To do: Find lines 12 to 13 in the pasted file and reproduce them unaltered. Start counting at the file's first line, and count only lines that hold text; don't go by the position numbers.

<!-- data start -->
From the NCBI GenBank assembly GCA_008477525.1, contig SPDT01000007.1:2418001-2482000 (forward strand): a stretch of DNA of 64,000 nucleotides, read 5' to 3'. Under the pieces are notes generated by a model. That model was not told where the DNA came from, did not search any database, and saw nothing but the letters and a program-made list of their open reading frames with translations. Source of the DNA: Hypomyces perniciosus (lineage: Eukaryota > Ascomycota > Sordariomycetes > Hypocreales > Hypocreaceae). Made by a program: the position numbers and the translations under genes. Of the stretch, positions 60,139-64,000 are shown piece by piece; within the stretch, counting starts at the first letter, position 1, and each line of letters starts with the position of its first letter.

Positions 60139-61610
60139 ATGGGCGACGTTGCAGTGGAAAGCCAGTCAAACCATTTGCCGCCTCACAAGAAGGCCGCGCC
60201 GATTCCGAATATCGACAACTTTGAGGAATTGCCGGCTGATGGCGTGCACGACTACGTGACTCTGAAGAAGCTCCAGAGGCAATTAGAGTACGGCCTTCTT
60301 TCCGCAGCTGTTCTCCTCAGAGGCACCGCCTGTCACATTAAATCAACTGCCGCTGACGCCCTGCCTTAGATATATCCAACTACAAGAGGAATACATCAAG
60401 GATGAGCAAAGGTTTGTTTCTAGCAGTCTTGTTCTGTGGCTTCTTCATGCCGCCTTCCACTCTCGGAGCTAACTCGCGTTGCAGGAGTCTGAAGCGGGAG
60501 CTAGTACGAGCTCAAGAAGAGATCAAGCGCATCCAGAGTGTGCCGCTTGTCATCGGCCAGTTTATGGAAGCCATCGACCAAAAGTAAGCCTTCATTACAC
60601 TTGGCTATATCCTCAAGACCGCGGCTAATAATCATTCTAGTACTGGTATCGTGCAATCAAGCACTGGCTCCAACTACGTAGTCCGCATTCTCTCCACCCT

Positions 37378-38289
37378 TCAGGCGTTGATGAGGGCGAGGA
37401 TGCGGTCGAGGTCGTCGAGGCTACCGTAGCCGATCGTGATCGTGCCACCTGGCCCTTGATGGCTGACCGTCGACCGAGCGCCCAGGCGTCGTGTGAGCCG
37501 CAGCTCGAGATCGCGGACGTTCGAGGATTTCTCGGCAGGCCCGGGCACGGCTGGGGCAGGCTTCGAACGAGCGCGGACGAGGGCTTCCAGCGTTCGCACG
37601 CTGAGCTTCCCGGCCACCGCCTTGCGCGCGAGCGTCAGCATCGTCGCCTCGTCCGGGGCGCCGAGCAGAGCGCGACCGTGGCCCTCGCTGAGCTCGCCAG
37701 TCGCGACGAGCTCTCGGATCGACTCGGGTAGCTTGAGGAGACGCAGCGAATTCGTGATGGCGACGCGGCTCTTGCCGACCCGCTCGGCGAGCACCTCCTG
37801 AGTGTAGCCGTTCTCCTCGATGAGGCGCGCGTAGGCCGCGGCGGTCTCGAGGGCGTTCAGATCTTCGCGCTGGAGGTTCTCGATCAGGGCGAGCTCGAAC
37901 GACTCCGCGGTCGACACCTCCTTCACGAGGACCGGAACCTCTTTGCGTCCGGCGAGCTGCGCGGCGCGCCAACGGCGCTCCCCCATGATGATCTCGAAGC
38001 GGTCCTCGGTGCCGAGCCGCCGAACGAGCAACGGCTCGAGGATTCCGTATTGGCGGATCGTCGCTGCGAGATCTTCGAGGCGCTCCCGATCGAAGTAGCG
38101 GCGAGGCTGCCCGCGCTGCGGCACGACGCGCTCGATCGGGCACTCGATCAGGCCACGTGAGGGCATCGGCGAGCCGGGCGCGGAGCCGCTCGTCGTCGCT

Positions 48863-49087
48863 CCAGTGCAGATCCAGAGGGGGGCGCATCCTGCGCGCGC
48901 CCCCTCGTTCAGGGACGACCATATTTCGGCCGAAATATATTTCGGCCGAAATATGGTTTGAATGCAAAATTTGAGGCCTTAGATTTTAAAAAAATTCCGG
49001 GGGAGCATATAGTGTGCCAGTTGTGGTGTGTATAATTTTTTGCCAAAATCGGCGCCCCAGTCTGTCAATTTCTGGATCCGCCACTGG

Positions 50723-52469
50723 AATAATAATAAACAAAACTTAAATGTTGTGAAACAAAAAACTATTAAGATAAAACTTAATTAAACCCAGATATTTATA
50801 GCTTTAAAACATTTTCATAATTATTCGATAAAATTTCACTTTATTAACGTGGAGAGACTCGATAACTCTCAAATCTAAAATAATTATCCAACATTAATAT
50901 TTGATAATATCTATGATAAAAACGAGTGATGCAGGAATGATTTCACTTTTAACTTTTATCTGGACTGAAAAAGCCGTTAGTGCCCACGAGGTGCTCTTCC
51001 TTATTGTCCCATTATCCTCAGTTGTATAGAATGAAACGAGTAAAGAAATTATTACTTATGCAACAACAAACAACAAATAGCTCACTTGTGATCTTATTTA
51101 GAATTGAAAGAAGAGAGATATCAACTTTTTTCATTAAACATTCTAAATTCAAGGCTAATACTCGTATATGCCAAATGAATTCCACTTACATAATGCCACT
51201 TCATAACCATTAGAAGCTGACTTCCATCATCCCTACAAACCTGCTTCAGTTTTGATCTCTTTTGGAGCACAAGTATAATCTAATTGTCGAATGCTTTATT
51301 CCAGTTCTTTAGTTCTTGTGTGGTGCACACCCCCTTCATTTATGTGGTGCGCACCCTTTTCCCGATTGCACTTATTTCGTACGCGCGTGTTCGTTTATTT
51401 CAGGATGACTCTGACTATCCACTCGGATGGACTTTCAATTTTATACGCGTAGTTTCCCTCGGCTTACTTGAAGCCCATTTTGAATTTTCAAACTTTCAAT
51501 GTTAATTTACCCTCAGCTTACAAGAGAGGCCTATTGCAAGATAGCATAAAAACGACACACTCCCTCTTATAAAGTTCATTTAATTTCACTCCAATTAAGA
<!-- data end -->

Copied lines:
37501 CAGCTCGAGATCGCGGACGTTCGAGGATTTCTCGGCAGGCCCGGGCACGGCTGGGGCAGGCTTCGAACGAGCGCGGACGAGGGCTTCCAGCGTTCGCACG
37601 CTGAGCTTCCCGGCCACCGCCTTGCGCGCGAGCGTCAGCATCGTCGCCTCGTCCGGGGCGCCGAGCAGAGCGCGACCGTGGCCCTCGCTGAGCTCGCCAG